I designed the following chart as a tool to learn how to convert the Cree alphabet into syllabics, and vice versa. Aside from a few important changes, it is based on traditional syllabics charts. This version features the letters used in the standard alphabetic orthography and the syllabics used in the eastern syllabic orthographies. The terms cardinal and ordinal refer here to the orientation of the individual syllabic characters. They are included here as a pedagogical tool, in line with my use of these terms in the syllabics lessons published on this blog. The third category, listed here as supplemental, groups together characters that were originally designed to represent sounds from non-Cree languages, as when transcribing English names.
Note that the long vowels require diacritics in both orthographies to distinguish them from their corresponding short vowels, making the conversion from one orthography to the other effortless. Also note that the long vowel e does not require a diacritic as it does not have to be distinguished from a corresponding short vowel. This simplifies any orthographic conversion as its corresponding syllabic series has traditionally forgone the use of a diacritic as well.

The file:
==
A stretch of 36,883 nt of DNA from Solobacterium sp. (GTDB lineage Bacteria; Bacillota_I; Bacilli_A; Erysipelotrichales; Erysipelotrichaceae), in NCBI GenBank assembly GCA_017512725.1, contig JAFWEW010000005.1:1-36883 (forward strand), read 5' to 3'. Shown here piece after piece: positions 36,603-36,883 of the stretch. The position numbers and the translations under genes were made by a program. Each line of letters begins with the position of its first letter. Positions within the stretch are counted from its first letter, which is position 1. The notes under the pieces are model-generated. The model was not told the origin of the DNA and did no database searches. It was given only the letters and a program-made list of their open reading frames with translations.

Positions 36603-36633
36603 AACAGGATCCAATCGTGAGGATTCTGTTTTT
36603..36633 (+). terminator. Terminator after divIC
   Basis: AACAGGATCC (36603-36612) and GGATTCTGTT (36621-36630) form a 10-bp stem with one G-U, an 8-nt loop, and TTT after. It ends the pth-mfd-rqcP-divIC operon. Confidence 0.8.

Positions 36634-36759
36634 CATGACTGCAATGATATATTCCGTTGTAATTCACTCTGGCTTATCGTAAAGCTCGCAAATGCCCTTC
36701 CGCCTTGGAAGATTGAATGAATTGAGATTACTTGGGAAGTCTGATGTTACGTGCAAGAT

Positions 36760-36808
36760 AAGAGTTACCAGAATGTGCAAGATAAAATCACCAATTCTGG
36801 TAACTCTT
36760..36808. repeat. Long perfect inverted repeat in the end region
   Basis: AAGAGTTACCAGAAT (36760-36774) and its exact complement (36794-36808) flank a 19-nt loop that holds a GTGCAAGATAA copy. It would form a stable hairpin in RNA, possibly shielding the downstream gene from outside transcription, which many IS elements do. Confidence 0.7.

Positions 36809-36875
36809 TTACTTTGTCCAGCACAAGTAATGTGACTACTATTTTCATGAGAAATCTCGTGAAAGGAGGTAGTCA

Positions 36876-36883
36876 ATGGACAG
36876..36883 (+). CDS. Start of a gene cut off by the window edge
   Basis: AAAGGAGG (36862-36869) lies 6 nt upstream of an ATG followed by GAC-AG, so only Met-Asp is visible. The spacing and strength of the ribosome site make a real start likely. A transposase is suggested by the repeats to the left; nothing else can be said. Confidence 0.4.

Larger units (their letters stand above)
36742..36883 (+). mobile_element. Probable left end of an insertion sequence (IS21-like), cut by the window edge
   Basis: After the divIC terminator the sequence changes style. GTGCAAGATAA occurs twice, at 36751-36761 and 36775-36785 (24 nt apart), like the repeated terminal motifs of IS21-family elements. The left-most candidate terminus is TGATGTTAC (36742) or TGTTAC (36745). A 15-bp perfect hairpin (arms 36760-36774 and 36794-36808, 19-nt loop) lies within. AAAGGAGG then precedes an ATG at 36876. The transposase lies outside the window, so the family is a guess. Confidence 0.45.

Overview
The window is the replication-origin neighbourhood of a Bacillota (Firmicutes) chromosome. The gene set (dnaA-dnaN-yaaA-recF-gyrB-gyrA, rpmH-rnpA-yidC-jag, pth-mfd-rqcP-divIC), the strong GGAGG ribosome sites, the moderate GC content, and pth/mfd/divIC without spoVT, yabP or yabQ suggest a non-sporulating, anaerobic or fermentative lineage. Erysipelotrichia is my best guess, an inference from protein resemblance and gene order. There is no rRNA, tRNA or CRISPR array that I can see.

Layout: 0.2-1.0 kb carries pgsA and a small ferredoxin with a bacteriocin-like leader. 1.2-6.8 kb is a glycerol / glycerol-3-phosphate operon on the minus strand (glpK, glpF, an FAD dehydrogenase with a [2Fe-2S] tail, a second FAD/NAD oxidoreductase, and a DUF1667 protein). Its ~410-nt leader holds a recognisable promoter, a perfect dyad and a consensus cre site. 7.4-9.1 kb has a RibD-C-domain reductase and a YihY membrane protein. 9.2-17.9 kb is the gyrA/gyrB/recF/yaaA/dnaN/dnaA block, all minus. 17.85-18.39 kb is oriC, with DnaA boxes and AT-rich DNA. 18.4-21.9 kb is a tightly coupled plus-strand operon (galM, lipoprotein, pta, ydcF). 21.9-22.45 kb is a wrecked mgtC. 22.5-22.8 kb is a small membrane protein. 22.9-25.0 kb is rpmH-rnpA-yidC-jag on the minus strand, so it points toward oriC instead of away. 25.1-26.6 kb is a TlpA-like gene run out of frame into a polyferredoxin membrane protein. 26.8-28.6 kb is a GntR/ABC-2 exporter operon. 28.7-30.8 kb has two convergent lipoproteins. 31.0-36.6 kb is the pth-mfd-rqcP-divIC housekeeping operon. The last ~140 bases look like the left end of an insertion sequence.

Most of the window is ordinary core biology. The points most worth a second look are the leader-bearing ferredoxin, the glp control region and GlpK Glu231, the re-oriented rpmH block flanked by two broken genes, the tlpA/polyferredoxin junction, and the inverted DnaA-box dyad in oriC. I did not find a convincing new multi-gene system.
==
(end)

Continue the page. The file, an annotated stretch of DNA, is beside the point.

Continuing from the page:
A feature of the alphabetic orthography is that it is not based on English or French phonetics. Rather, it is based on the actual sound structure of the Cree language. As such, every Cree sound is represented by only one letter, making the conversion from the alphabet to syllabics that much easier. For example, the Cree sound variously pronounced as /tsh/, dzh/, /ts/ or even /tz/ is always represented by the single letter c rather than the awkward and variable use of tsh, ts, tch, ch, g, and even j, all of which derive from English and French phonetics. Similarly, the Cree long vowel pronounced as /i:/ is written as ī (or alternatively î), rather than using the English based e, ee, ea, or even ii. As a final example, the Cree sound that varies between /k/ and /g/ is always spelled as k, rather than drawing from English phonetics and misleadingly using k and g for what is really only one sound in Cree. A word, therefore, commonly written as meegwetch, meegwech, miigwetch, or even miigwech, is consistently written as mīkwec in the Cree alphabet and ᒦᑴᒡ in syllabics.
Spelling in a consistent manner is an important requirement for literacy. Not doing so creates barriers for language learners and hinders the progression of literacy for a language that is already at risk of being lost in many communities across Cree country. For those wishing to learn how to read and write in syllabics, lessons can be found here.